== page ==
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A cicada in front of the chicago skyline
Photograph: Time Out

The Cicada-geddon has arrived: Here's what you need to know, according to an expert

A rare emergence of double broods is set to invade large parts of the country in the coming weeks.

Isaiah Reynolds
Written by
Isaiah Reynolds

Summertime Chi is marked by picturesque beach days, memorable street festivals and, every 17 years, swarms of cicadas.

With increasing worries of a “double-brood emergence” of cicadas this summer, Chicagoans are wondering how different this cicada encounter will be from years past and how to best prepare for their arrival.

Time Out Chicago spoke with an insect expert to uncover what to expect and what us humans should really be worried about. 

Why are the cicadas coming out now?

There are about 150 cicada species in the United States and the Chicagoland area is lucky enough to only have three kinds that frequent our forestry: the upland, lowland and upland dwarf cicada.

These breeds, known as “periodicals,” synchronize their maturation and rise from the soil at the same time. Spending nearly all of their life below the surface, the cicadas feed on sap in tree roots, developing a palate for older and widely-branched trees.

Periodicals emerge every 13 or 17 years, and for Illinois, 2024 is the first time since 1803 that both 13-year and 17-year species will make their debut in the same year. It’s a rare phenomenon that only occurs every 221 years. 

How long will the cicadas be here?

The critters’ above-ground lifespan is only about two weeks, but portions of the brood emerge in rounds. The entire invasion is expected to last roughly four to six weeks. 

What will the cicadas do?

The cicadas remain burrowed roughly eight inches underground as they prepare to emerge. Once the outside temperature hits 64 degrees Fahrenheit during mid-May and early June, the conditions are ripe for the nymphs, or adolescent cicadas, to come out. 

Once above ground, these nymphs perch atop plant stems of trees and shed their outer layer of skin. What’s left behind, the source of our bodily shivers and an entomophobe’s nightmares, are the nymph exoskeletons—and lots of them. Their goal is to reach the top of trees and begin their next major life milestone: mating.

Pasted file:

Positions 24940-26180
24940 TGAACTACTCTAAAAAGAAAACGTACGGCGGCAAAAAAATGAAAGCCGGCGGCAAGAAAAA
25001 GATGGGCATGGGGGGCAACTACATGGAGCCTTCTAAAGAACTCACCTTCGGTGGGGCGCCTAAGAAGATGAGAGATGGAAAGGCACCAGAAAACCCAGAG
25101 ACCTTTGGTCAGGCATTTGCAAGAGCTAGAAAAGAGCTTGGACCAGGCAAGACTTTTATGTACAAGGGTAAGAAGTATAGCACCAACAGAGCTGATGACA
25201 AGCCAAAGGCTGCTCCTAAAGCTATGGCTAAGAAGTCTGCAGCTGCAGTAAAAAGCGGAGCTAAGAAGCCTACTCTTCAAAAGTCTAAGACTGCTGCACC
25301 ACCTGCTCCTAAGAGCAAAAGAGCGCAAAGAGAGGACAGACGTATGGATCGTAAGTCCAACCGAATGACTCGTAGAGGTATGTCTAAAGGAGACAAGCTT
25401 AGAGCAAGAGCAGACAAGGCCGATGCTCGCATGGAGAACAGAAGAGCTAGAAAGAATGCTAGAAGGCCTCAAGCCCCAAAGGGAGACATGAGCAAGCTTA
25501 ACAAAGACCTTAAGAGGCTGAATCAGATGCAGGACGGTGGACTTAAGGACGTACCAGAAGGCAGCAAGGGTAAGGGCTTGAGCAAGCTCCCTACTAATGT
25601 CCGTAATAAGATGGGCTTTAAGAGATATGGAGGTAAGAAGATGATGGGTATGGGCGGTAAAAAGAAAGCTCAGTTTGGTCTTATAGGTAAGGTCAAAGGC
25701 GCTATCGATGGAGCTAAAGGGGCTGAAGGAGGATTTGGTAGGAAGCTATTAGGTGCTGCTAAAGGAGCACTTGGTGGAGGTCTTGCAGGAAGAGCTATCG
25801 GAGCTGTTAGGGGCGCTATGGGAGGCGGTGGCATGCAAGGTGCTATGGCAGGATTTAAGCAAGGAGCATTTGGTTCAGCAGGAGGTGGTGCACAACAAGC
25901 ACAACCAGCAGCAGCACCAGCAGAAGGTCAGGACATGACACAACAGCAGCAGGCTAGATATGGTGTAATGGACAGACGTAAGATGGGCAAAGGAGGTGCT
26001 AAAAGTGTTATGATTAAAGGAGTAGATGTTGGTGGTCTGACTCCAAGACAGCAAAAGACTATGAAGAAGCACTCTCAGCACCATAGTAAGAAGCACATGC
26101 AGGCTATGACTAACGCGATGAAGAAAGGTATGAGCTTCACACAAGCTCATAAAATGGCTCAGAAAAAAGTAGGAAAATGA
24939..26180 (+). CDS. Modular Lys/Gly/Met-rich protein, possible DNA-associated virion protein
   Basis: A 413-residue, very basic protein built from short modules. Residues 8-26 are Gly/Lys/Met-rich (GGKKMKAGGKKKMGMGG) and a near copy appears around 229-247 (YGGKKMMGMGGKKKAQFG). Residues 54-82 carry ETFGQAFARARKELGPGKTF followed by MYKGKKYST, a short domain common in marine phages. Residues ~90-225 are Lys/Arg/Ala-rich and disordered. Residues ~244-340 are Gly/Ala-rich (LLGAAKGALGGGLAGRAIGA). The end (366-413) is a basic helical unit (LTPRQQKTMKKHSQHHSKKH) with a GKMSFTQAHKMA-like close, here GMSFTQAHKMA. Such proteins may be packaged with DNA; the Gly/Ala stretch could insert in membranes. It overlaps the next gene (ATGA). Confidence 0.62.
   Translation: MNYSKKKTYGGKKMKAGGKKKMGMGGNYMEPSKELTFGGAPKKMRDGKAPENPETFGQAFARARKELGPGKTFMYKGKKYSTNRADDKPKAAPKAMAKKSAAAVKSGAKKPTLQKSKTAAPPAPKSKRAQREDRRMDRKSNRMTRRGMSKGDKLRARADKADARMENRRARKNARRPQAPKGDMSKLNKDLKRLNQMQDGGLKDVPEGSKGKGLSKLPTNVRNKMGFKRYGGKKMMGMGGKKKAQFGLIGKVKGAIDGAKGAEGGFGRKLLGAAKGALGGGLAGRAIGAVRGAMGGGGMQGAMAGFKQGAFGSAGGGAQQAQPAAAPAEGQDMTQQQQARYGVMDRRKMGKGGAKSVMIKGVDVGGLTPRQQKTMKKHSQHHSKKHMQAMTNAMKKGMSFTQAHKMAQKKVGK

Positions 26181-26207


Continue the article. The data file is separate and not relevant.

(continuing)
What we perceive to be bombastic buzzing is really a mating call. With their species-specific harmonies, the male cicadas let out a melodic chorus of screeching in hopes of attracting the females. Swooned, the females flap their wings in response and get the good times going.

After they’re impregnated, the female cicadas use a tube-like organ called an ovipositor to place hundreds of eggs into the branches of trees. A few weeks later, the adult cicadas die, the egglings hatch and return back to the ground, where they’ll remain for the next 13 or 17 years.

Are there any risks?

Despite the widespread concern, there’s not too much for us humans to worry about, according to Dr. Diego de Santana Souza, a postdoctoral researcher in insects at the Field Museum.

“They’re not pests—they don’t destroy trees or feed on agriculture,” Dr. Souza said. “If you see them in your garden or backyard, they are just trying to climb as high as they can on tall trees.”

The cicadas are actually quite beneficial for the trees, Dr. Souza explains. Feeding on the sap within the tree's roots allows for necessary aeration, and depositing eggs into the branches encourages branched growth for the tree, providing support against strong winds.

As many notice the double brood of 13- and 17-year species appearing, the former will mostly affect Southern Illinois with a little overlap in places near central Illinois, like Champaign-Urbana. This year’s brood is expected to follow the same map as it has in past years, according to Dr. Souza. 

Because many cicadas take up residence in trees, the most at-risk party would be young, freshly-planted saplings. The insects prefer large, older trees, so it’s rare for them to move into saplings, but concerned arborists can protect saplings with chicken wire or netting. 

The only real annoyance the periodicals dispense is noise. Their screeching, mating call can reach up to 90 decibels (as loud as an electric power tool). With hundreds joining in at once, the choral production can be a bit overwhelming.

Otherwise, the remaining exoskeletons and carcasses left behind during the entire process could be treated like dead leaves in the autumn. 

“Birds will eat them and they’ll decompose into the soil,” Dr. Souza said. “It’s probably best to just sweep them to the side if they’re covering a walkway or courtyard.”

Dogs, cats and even the bravest humans can eat the cicadas as well. For those tempted, places like LaBagh Woods or the North Branch Forest Preserve are the best places in the city to catch the broods.

Even though myths of an insect invasion will certainly pick up steam and novelty T-shirts will be sold, Chicagoans can rest assured that it’s business as usual for cicadas this summer.

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